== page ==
Phoenix Miner 5.9d: Download, Setup and Commands (Guide)

7 minute read

PhoenixMiner: Setting for Binance Pool, Commission, Comparison with TeamRedMiner.

In this guide, you will learn how to configure and use Phoenix Miner version 5.9d and later for Ethereum mining

Download for Windows / Linux

Download releases

Download from BitcoinTalk

What is PhoenixMiner

PhoenixMiner - is a Ethash (Dagger Hashimoto) cryptocurrency miner. First of all, these are Ethereum, Ethereum Classic, Callisto and other popular coins. The program works with both AMD and Nvidia video cards. According to the developers, it is the fastest Ethereum / Ethash miner with the lowest fees.

How to set up PhoenixMiner

Step 1 - Download the miner

Download PhoenixMiner, unzip it into a separate folder and find start.bat. PhoenixMiner download

Step 2 - Set up a batch file for Ethereum on Binance Pool

Open the file start.bat with Notepad ++ or any suitable text editor and edit the file start.bat. You must change the pool login (word after -wal). replace username1 with your pool login, or if there is no registration on the pool, then insert after the -wal address of your wallet.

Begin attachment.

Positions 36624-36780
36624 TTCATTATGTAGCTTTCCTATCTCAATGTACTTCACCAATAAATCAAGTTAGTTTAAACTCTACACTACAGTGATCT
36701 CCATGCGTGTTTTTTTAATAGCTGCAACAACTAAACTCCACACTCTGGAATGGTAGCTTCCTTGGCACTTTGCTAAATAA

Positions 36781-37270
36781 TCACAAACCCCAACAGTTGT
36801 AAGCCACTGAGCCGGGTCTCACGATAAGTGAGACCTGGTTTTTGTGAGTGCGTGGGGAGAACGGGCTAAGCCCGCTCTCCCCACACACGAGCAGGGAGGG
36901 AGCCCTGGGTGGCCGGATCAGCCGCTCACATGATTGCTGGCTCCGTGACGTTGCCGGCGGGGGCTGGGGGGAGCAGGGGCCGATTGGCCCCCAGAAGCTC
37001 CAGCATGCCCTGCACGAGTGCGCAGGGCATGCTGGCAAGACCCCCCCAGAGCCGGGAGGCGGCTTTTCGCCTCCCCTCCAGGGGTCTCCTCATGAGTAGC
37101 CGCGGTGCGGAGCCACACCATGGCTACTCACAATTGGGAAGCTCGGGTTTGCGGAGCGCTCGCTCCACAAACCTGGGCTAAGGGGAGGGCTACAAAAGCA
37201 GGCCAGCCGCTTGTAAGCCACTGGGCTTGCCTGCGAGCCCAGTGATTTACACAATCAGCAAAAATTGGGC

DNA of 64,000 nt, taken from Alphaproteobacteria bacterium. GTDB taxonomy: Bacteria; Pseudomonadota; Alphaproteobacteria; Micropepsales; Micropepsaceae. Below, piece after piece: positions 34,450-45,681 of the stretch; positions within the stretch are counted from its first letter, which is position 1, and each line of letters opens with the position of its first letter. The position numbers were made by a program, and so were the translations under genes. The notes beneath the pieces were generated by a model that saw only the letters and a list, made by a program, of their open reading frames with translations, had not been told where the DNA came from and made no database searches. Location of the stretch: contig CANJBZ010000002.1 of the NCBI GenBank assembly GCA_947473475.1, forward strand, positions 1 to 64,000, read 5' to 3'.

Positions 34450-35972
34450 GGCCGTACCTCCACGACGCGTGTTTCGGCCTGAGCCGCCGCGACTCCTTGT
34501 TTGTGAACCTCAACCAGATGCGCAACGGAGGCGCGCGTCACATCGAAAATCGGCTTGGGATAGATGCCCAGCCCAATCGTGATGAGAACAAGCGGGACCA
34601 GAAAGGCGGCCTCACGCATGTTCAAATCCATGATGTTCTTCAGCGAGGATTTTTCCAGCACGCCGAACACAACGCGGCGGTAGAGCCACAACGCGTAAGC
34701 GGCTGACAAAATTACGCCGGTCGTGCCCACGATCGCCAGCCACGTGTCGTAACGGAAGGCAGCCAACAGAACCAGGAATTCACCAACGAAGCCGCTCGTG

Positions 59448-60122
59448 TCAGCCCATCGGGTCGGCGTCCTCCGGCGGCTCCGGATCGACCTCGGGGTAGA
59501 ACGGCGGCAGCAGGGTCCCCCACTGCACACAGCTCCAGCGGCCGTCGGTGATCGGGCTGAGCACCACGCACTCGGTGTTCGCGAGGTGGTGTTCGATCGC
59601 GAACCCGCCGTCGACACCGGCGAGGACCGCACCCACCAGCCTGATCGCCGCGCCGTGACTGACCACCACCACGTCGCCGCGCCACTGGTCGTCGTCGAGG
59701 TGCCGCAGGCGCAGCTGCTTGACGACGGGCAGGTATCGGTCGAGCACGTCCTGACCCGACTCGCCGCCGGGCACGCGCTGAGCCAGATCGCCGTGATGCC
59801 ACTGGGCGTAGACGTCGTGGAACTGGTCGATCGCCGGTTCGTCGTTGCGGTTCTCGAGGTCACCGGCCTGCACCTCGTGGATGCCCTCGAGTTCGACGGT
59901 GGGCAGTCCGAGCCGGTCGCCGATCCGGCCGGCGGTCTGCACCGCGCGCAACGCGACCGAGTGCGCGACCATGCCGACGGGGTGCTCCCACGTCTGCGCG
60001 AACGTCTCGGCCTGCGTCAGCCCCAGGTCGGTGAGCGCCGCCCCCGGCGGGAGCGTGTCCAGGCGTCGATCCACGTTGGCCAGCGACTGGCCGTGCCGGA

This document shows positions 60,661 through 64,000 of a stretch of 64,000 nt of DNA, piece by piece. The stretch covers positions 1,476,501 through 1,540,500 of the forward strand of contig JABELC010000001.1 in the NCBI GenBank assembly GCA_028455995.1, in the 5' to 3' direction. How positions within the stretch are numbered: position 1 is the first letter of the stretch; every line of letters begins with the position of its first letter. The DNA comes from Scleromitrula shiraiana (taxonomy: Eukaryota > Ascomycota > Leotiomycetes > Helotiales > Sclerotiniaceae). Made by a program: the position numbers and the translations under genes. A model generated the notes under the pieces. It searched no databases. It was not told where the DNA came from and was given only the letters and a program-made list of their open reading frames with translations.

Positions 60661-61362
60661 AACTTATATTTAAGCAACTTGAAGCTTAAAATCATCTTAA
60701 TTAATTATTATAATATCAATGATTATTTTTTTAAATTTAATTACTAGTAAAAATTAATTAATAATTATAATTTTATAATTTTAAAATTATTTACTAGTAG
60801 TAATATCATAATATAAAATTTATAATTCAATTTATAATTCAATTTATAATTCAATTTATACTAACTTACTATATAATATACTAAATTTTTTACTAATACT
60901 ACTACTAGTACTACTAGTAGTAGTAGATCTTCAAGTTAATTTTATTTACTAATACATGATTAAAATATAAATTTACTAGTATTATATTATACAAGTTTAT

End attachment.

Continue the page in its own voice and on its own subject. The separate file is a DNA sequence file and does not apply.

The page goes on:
Here is an example of a Phoenix Miner .bat file for the Binance Pool:

PhoenixMiner.exe -pool ethash.poolbinance.com:8888 -wal username1 -worker worker_name -epsw x -asm 2 -dbg -1 -allpools 1 -mode 1
pause

Step 3 - Run PhoenixMiner

Save this file and then double click start.bat to start mining. When the word “Accept” is displayed in the CMD window, it means that you have successfully submitted your solution to the pool. Further, mining statistics can be viewed on the pool. It will appear about 15 minutes after the start of mining.

Video Guide

PhoenixMiner example for Ethermine

STRATUM (pool address): eu1.ethermine.org
PORT: 4444
Username (-wal): 0xBB942274AB3C8285400519e7F0c343Fca2394908
Password: default

This is how the **PhoenixMiner batch file for ETH will look like on the Ethermine pool **


batch file ethermine